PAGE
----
An acre foot of water is the amount of water that it takes to occupy an acre of land at one foot deep. It’s generally assumed that a family of four in a water-rich region will use about one acre foot of water per year; two families can use the same amount if conserving water carefully.
Just the facts: Because it provides water to district farmers at well below the cost of delivery,* the Oakdale Irrigation District (OID) depends on water sales outside the district to balance its budget. OID’s best customer for water is the Westlands Water District.
Because water sales have clear impacts on the environment, they usually require an Environmental Impact Report (EIR). EIRs are expensive and often reveal a need for costly mitigation, so OID attempts to avoid an EIR whenever selling water.
The two chief ways OID attempts to avoid an EIR are by (1) claiming the water sale is for one time only and (2) by abandoning its water rights, then allowing the buyer to “pick up” the “abandoned” water for a price. Critics of OID’s abandonment of rights argue the practice could jeopardize the rights themselves and result in a loss of water in perpetuity.
In some cases, OID has referred to water abandonments and sales as “transfers.” The Bureau of Reclamation has rebuked OID for this practice and in 2016 wrote, “Reclamation also has concerns with the 2009, 2013, and 2015 water sales as transfers….These releases are not controlled under any water right once they are released from New Melones; therefore, they are not transfers.”
Over the last dozen or so years, farmers have planted over 40,000 acres of almond orchards in the foothills east and south of Oakdale. Because they are outside OID’s boundaries, virtually all the trees are dependent on groundwater.
After the orchards were planted, wells in areas nearby began going dry and the aquifer began to drop. Some of the foothills farmers have requested to be annexed into the OID, but OID has been reluctant to accommodate them.
Recent lawsuits against OID have focused on the district’s failure to account for the potential effects on groundwater when it sells water out of the district. California’s new groundwater regulations require water districts to work toward achieving groundwater sustainability. Thus far, courts have agreed that OID should take into account effects on groundwater before selling water by performing an EIR.
According to General Manager Steve Knell, recent estimates for groundwater pumping by OID farmers are at 20,000 acre feet per year. OID itself pumps approximately 8,000 acre feet per year. Wells are still going dry in and out of the district.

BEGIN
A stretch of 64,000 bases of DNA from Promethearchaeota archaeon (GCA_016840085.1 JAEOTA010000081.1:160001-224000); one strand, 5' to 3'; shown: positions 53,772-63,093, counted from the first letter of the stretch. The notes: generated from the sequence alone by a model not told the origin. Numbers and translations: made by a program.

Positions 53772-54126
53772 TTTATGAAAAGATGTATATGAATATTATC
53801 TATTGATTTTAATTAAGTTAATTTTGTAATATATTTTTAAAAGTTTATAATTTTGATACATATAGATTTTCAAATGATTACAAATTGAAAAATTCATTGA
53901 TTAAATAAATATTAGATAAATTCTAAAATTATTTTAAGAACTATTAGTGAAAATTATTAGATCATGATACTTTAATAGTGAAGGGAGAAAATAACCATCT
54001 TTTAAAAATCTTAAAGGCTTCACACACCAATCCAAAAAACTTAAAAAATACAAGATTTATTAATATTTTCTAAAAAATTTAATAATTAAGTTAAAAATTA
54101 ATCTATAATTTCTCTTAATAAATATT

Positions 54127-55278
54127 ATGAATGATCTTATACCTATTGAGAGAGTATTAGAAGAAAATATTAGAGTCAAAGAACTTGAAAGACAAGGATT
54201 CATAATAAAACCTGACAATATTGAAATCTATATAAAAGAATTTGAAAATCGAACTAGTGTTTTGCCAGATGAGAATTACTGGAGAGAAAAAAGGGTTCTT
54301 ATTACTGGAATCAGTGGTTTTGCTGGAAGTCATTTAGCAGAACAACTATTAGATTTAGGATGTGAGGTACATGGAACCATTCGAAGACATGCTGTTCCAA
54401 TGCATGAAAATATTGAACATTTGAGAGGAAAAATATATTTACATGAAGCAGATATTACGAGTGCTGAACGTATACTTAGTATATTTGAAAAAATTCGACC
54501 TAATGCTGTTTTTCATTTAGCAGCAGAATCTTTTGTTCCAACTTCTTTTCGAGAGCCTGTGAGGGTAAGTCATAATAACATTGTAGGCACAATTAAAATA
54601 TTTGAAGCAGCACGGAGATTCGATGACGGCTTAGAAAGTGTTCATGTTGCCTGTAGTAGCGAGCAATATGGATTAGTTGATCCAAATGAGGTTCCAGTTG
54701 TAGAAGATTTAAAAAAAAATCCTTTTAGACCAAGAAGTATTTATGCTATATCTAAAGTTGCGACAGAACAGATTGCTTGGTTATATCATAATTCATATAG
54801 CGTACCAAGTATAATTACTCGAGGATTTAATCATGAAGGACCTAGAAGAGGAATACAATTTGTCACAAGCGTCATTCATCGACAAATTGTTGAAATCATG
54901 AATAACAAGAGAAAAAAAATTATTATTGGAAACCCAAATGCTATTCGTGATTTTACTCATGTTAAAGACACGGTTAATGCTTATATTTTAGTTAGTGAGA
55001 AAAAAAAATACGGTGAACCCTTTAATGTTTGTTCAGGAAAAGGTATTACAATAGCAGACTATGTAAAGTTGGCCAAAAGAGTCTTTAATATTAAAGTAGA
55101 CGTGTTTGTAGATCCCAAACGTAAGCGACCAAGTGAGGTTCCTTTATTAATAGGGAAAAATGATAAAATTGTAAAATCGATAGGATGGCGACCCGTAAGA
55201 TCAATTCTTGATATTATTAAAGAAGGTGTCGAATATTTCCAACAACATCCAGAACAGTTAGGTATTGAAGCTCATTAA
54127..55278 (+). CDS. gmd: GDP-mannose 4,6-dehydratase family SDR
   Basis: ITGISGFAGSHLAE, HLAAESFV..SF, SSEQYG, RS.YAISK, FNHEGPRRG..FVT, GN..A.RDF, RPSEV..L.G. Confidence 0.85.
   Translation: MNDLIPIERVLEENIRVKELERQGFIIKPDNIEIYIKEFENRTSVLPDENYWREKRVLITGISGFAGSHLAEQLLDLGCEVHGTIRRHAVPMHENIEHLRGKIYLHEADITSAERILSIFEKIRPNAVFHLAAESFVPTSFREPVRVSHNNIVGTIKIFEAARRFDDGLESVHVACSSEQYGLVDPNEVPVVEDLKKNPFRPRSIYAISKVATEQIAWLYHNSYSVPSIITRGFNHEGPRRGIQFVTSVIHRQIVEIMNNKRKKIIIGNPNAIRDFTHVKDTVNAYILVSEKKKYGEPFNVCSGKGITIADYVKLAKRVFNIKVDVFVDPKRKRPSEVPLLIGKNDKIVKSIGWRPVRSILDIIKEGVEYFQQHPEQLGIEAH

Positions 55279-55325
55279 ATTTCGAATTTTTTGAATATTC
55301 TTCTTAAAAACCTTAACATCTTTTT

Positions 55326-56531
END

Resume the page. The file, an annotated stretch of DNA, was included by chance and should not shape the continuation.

Westlands Water District is notorious for political machinations and spends millions of dollars for lobbyists in Washington D.C. and Sacramento. Although it’s the largest water district in the United States, Westlands is located in one of the most arid regions in California; the groundwater is bad and access to surface water is complicated by junior water rights—water rights for Westlands were gained long after such districts as OID had been granted their own “senior” water rights.
Over thirty years ago, irrigation water from Westlands Water District was implicated in severe bird deformities at Kesterson Wildlife Refuge due to dangerous levels of selenium that had accumulated in storage ponds for agricultural runoff. Over the years, various solutions have been proposed for the drainage problems. Most recently, a bill proposed by Congressman David Valadao would relieve Westlands of the $350 million it owes taxpayers for its share of the Central Valley Water Project in return for rectifying the drainage problems.
That’s right—Westlands Water District still has not paid its share for the Central Valley Water Project, which was completed in the 1970s. It’s managed to dodge its debt the same way it’s managed to acquire northern California water, by political power, especially as exercised by congressional representatives including David Valadao, Devin Nunes, Kevin McCarthy, and Jeff Denham, all of whom supported the 2014 California Drought Relief Act which would have assured continued shipments of northern California water south to Westlands even during drought years.
And even though farmers in the arid Westlands Water District and beyond have been able to somehow plant and maintain so-called “permanent” crops like almonds and pistachios, poor residents in small towns in the district have found their water rates skyrocketing even while their water has been judged unsafe to drink.
In El Porvenir, a small town in Fresno County, water rates are $110 a month for water residents can’t even use to cook with. That pencils out to $1320 an acre foot per family, assuming a family would use that much unsafe water.
Even an urban resident in water-rich Stanislaus County is likely to be paying $600 or $700 an acre foot of water or more. Meanwhile, multi-millionaire almond farmers often get water at below the cost of delivery.
And when OID sends water south, taxpayers and ratepayers foot the bill for infrastructure and pumping costs, evaporation losses, attorneys’ fees and other costs associated with selling water. When the water goes to Westlands, it goes to a district that owes taxpayers $350 million dollars and is poised to take over many of northern California’s priceless water rights with hardly a murmur of protest.
It’s just politics.
*The cost of delivery of water to OID farmers has been estimated at over $70 per acre foot. OID Tier 1 farmers pay $3.24 per acre foot of water, Tier 2 farmers pay $6.44, Tier 3 pay $8.55, and so on. The tiers are determined by water usage. There is also a $27.81 annual annexation fee per acre, payable in two installments, one due in December, one due in June. The shortfall between what the farmers pay and the actual cost of delivery of the water is theoretically made up for by selling power generated at the tri-dam complex and water sales outside the district.